The couple probably thought the snow was going to melt quicker than it did, Miranda said. They took refuge in the truck, running the engine intermittently for warmth, and used camping supplies to survive for the two weeks.
“They had fuel for the stove to melt the water, but then they ran out of fuel,” Miranda said. “They were thirsty because they weren’t able to get water out of the snow.”
By Wednesday the couple had run out of food. They hiked for about two and a half miles before they were able to get cellphone reception and called for help. Dispatchers were able to track their coordinates, but the couple had to return to their truck to get the dogs. A helicopter was dispatched to find them.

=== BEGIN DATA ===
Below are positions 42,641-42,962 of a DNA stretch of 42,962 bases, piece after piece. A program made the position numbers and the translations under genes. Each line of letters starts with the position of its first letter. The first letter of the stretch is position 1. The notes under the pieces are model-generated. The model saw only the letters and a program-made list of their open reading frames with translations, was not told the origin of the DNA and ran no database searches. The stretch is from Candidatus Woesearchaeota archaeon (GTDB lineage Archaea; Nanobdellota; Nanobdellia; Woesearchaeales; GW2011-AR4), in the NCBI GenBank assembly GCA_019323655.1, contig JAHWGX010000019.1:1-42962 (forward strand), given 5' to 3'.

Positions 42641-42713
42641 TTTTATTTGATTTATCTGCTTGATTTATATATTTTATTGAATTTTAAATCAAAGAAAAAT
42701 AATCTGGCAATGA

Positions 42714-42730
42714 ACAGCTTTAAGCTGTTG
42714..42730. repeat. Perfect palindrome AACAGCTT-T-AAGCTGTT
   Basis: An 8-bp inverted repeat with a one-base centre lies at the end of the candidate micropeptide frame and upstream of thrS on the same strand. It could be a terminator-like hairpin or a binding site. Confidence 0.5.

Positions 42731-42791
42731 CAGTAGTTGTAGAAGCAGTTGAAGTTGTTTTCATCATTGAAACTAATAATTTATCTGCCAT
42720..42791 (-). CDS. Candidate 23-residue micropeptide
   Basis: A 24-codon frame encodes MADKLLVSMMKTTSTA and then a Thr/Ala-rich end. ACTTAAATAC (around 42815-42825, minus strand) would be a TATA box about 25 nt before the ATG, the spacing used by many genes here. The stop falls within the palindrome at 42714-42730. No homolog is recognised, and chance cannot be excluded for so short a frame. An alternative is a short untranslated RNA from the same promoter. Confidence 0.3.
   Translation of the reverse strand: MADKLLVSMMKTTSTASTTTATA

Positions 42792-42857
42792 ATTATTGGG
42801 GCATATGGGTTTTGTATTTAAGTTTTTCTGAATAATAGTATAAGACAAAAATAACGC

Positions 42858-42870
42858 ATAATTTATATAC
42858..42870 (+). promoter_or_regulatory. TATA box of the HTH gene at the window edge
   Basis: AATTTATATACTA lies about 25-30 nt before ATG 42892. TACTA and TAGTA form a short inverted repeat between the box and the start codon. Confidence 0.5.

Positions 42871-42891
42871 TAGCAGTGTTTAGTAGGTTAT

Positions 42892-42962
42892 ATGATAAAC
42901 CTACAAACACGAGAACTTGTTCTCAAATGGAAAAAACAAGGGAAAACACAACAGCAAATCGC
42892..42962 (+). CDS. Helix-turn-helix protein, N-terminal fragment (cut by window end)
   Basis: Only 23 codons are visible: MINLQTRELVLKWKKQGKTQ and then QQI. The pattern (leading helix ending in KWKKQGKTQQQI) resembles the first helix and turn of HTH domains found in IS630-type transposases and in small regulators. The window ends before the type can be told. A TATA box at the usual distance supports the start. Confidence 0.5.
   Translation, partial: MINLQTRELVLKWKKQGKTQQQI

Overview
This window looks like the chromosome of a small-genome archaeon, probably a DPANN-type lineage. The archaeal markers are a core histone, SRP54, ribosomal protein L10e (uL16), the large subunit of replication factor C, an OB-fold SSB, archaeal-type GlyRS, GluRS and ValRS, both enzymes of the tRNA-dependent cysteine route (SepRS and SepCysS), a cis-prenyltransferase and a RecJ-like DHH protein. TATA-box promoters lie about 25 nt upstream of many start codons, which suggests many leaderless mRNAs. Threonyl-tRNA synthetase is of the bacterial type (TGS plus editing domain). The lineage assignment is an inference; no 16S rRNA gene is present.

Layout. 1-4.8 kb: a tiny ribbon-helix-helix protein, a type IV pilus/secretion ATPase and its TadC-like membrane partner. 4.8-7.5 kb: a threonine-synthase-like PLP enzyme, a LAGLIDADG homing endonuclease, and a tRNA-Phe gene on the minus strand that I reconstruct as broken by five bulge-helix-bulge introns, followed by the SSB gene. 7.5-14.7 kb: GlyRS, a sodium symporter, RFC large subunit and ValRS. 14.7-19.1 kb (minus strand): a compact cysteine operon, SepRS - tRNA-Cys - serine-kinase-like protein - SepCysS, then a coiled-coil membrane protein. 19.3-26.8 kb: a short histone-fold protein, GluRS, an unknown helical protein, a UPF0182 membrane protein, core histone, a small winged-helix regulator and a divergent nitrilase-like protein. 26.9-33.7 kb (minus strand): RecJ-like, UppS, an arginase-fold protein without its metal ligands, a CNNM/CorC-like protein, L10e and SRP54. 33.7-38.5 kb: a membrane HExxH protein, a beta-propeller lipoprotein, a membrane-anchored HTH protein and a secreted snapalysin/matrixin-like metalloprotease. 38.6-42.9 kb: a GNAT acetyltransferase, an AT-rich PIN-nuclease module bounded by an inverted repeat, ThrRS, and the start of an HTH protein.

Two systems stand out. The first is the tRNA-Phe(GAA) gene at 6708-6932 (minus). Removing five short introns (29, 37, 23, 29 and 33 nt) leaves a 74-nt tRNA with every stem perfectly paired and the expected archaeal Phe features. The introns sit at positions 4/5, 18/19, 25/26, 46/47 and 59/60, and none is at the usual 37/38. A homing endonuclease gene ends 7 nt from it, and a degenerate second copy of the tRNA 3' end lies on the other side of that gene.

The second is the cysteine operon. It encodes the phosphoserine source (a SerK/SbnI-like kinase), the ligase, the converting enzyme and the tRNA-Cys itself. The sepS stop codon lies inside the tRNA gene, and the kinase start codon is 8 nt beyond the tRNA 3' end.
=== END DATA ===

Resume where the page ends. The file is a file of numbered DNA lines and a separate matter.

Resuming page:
When the helicopter finally spotted the couple, they were jumping up and down, Miranda said. The helicopter couldn’t land in the area, so deputies were hoisted down to retrieve the couple and dogs.
The couple was dehydrated, sunburned, hungry and tired when they were rescued, but amazingly, they weren't injured. Miranda, who usually responds to cases involving major injuries, told The AP it was nice to take part in a more benign rescue.